U.S. national security lawyers viewed the operation as an act of self-defense. In the wake of 9/11, they had come up with a new interpretation of the permissible use of force against non-state actors like al-Qaeda and the FARC. It went like this: If a terrorist group operated from a country that was unable or unwilling to stop it, then the country under attack — in this case, Colombia — had the right to defend itself with force, even if that meant crossing into another sovereign country.

This was the legal justification for CIA drone strikes and other lethal operations in Pakistan, Yemen, Somalia and, much later, for the raid into Pakistan that killed Osama bin Laden.

< Govt. Releases New Documents to Justify NSA Surveillance | Colorado Loses Long-Time Underdog Champion >
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  • Display: Sort:
    you are correct, with respect to FARC. (5.00 / 3) (#2)
    by cpinva on Sun Dec 22, 2013 at 08:20:19 PM EST
    however (and i read the article), i have (and have had) a problem with turning what is essentially criminal activity into a military one. we've already seen some results of that here in the US, with the para-militarizing of our civilian police forces, all in the name of the "War on (some) Drugs". god help us all,if the police are allowed to drop bombs and use drones, in their efforts to eliminate drug dealers. it will be a dystopian nightmare become real.

    Um... If we didn't promulgate, worldwide, insane (5.00 / 1) (#3)
    by Mr Natural on Sun Dec 22, 2013 at 09:10:44 PM EST
    anti drug policies, nobody could finance anything with illegal drug sales.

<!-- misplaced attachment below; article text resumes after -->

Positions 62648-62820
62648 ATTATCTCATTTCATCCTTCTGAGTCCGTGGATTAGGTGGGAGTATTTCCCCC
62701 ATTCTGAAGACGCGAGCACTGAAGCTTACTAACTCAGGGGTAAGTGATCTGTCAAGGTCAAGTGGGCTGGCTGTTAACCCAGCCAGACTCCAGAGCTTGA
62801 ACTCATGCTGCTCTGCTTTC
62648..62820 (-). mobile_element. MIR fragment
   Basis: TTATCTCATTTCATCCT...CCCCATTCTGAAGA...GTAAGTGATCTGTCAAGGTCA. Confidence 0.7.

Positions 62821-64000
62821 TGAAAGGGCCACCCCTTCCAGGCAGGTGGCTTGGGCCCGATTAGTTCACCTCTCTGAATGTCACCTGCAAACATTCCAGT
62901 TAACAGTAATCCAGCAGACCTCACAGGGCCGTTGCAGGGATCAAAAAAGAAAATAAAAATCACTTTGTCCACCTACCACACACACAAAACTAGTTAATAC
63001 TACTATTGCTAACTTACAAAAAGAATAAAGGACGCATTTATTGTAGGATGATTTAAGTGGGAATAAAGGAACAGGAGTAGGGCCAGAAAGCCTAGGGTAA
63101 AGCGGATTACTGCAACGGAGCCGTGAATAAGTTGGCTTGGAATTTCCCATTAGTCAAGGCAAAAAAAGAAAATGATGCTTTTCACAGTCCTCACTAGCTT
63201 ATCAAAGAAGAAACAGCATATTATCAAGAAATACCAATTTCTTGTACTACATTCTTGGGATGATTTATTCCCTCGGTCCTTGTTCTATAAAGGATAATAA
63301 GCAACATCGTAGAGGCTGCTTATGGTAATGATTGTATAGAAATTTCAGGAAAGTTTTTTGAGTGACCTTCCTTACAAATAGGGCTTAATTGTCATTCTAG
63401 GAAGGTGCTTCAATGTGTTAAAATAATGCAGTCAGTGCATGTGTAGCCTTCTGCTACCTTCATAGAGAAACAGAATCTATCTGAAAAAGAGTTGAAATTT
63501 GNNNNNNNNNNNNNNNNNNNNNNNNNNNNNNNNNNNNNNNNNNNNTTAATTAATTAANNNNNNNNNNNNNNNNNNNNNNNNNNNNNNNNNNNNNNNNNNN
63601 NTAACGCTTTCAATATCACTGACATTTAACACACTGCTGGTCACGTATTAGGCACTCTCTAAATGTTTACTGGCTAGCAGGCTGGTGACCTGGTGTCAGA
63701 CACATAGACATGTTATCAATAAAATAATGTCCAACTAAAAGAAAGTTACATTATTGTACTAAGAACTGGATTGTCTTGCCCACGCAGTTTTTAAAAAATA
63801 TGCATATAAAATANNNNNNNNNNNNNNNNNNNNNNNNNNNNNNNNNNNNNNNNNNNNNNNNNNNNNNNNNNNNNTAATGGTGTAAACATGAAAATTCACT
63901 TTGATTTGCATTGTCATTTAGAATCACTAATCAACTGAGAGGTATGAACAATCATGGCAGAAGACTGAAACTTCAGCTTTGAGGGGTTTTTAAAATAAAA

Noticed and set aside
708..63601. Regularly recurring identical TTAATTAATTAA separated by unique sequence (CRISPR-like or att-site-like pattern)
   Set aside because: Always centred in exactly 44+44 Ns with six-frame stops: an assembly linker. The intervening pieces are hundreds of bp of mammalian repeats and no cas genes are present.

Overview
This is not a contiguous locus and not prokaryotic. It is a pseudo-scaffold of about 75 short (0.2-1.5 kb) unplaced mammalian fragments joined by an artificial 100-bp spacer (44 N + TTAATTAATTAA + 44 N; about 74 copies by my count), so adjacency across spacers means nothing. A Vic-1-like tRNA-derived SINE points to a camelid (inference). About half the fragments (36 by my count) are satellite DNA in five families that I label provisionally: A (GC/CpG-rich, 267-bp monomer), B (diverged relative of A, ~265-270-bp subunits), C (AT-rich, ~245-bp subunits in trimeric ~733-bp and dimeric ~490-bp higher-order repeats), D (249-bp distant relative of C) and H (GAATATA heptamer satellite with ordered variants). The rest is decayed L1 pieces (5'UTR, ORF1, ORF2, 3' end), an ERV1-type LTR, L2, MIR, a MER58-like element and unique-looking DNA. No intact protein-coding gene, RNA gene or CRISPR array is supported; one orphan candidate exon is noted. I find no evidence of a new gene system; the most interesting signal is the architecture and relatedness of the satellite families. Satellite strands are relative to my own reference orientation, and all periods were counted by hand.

Umm, NO! (none / 0) (#5)
    by Politalkix on Sun Dec 22, 2013 at 09:35:00 PM EST
    What Mr. Natural wrote is quite silly. Lots of terrorist and separatist organizations (not just FARC) including Al Qaeda, Kosovo Liberation Army, Tamil Tigers, etc finance their militancy and terrorism through the drug trade in Europe which have different laws than America.



    Not silly at all (5.00 / 1) (#7)
    by Jeralyn on Mon Dec 23, 2013 at 01:15:16 AM EST
    Mr. Natural is quite right.

    The point that I am making (none / 0) (#11)
    by Politalkix on Mon Dec 23, 2013 at 06:47:12 AM EST
    Even if a country called the United States (with all its laws and narco-consumers) did not exist you would still have

    (1) militancy and terrorism activities of groups (like Al Qaeda, KLA, Tamil Tigers, etc)funded by drug trafficking.

    (2) a high percentage of consumers of drug trafficking that funded violent militancy and terrorism would be citizens of countries in Europe with liberal drug laws.

    (3) countries currently wrecked by violence committed by groups that indulge in narco trafficking to fund their militancy would still be torn apart by violence.

    Blaming our drug laws for the violence caused by separatism and militancy that prevails in a lot of countries around the world is far fetched in my opinion.


    I have to tell you (none / 0) (#12)
    by Dadler on Mon Dec 23, 2013 at 10:19:36 AM EST
    Your claims of clairvoyance without supporting theoretical logic, and your, IMO, completely irrational view of US drug laws affecting other nations terrible, do not in any way seem even the slightest bit credible. What is your vision of a middle east that was never colonized by the west? Or the Americas without the same? It seems safe and logical to say, again IMO, that sans colonialism, which many problems can be traced to today, a lot of problems we have would be entirely different in nature, if they existed in any recognizable form at all, than we have today. Your argument seems to be that no matter what happens, the same result will arise later. I think you can do better than that, having read much of your stuff here.

    Ever read America's Constitution? (none / 0) (#14)
    by Mr Natural on Mon Dec 23, 2013 at 11:43:01 AM EST
    It was written by "militant" "separatists."

    If the drugs were not illegal (none / 0) (#15)
    by scribe on Mon Dec 23, 2013 at 09:02:30 PM EST
    there would be little if any market for them because all the plants from which they are derived grow like the proverbial weeds.  If consumers can grow the dope easily, the markup won't be there to support all the other activities that are so odious.